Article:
Sunday, August 12, 2007

Improving patches management at distro level

Federico, your remarks about patch management for distributions are quite similar to a mail I sent two years on Mandriva maintainers list, about my dream process for patch management. At that time, Git wasn't really on the radar but I thought it could be interesting to share it with everybody, now we might have tools to help :

Here are some ideas I've been having on how we could improve maintainer workflow concerning patches integration (which is quite critical for GNOME or KDE, for instance). I've been influenced by Mark Shuttleworth keynote about some stuff Ubuntu is working on (I was refering to Mark keynote at GUADEC 2005, about Launchpad).

Most of the time, maintainers are applying various patches on upstream source to generate its packages. For a good part, patches are extracted from CVS/SVN/whatever versioning system is used by upstream software maintainers, either in HEAD branch or other branches. Other potential patch sources are other distributions packages, upstream bugzilla or maintainers own brain.

Extracting patches from various CVS can be quite time consuming (this has improved with SVN since the original writing) and keeping history of patches, when upstream partially merged them is very time consuming.

When patches are written by maintainers, upstream integration is usually slow because it requires either submitting bugs upstream with patches or committing patches on upstream CVS once review process has approved it.

In order to improve this, maintainers could use a versioning system and/or magic scripts doing the following :

  • upstream revisions and branches would be accessible in the repository just like using upstream repository
  • Mandriva patched source would be using a separate branch containing source with all patches applied. Each patch could be done applied in a separate sub-branch, Mandriva top branch would merge all those sub-branches (this last point might not be that useful, since we are already using "Repository System" for building packages.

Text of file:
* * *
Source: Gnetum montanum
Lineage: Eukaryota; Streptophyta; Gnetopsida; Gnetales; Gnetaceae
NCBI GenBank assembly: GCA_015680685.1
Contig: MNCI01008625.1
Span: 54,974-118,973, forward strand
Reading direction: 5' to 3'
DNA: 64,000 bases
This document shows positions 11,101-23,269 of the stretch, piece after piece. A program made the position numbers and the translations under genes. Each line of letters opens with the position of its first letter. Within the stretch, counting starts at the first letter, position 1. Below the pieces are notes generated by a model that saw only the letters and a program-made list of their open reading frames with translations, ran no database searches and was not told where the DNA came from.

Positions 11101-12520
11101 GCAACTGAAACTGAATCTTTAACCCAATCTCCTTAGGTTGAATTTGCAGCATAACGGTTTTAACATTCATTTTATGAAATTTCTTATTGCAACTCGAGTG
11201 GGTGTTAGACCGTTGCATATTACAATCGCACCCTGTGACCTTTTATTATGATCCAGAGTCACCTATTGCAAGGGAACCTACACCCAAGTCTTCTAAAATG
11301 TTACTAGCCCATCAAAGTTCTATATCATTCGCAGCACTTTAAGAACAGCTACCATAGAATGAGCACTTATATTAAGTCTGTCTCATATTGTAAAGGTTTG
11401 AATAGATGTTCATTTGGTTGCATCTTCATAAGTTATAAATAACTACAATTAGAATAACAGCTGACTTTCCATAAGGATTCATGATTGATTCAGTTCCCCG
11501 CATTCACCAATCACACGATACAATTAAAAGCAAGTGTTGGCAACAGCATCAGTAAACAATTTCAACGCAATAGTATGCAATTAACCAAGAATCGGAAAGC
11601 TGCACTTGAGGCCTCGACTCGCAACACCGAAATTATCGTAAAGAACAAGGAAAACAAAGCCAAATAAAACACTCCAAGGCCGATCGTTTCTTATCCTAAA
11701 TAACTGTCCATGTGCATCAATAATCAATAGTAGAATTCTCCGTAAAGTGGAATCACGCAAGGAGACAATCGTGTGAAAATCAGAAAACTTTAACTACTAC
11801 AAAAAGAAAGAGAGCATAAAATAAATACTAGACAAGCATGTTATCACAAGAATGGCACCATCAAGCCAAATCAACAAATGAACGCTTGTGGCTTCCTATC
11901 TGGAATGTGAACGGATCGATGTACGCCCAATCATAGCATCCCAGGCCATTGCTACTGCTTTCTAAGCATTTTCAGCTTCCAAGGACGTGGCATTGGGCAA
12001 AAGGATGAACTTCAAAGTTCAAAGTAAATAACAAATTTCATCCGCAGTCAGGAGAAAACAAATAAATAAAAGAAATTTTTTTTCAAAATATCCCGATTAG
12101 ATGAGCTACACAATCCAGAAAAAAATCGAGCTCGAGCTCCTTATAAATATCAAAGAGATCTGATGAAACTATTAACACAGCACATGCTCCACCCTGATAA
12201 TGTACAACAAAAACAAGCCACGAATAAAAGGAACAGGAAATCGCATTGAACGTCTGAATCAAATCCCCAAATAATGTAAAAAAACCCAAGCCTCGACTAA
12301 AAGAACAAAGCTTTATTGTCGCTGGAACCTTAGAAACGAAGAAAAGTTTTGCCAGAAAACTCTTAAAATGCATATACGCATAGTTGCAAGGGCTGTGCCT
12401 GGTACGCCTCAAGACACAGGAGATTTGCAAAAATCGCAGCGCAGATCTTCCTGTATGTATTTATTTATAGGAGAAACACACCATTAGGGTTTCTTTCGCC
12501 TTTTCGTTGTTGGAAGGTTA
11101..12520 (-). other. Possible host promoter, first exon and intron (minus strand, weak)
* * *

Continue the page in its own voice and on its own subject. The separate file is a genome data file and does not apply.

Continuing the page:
• When Mandriva patches are supposed to be merged upstream, branch relevant for each patch could be published for upstream integration or committed directly on upstream repository if approved by upstream maintainer.
  • When fixes are needed for Mandriva package and are already available upstream, merging from upstream branch to a Mandriva sub-branch would ease package maintainer job, while keeping history and origin of the fix.
  • When new upstream release is made available, it is merged into Mandriva branches and if some patches were merged upstream, they are removed automatically, since revision history is kept in each branch and the versioning system is supposed to be smart enough to deal with that.
In order to integrate easily when new Repository Build system, there might be some scripts magic to convert Mandriva patches sub-branches into subversion Build Repository (I'm refering here to Mandriva build system which is SVN based).

In an ideal world, each distribution could have their own branches and maintainers from each distribution would be able to access another distribution published branches, to easily find patches. And we would have a free (as speech) way to have a complete view of bug reports and available patches :) And I'm not even talking about migrations of bug between bugzilla (but at least, with Mandriva switch to Bugzilla 3, we will be ready for the future).

(end of mail, italic are comments I added today)

Comments welcome ;)

Monday, August 6, 2007

Gastronomie moléculaire

This morning, while reading my daily RSS feed, I was delighted to read a great article on Wired about Hervé This (and I guess it is not by chance it hitted Slashdot too). As a lot of geeks (no need to hide, J5), I enjoy cooking and knowing and understanding how those things work it really interesting both intellectually and to improve your cooking technique. I've known about Hervé This for a long time (I have almost all his books at home and I was able to attend one of his sessions some years ago) and it is always a pleasure to read about his research. After all, everbody should know how is composed a mayonnaise and how you can recover it, when you think you screwed it :)

Anyway, I highly recommend his first french book Les Secrets de la Casserole or this english book Molecular Gastronomy: Exploring the Science of Flavor (I can't comment on this one, I only checked his french books).

(PS: I swear this post was written before I saw J5 announce of GNOME cookbook project opening :)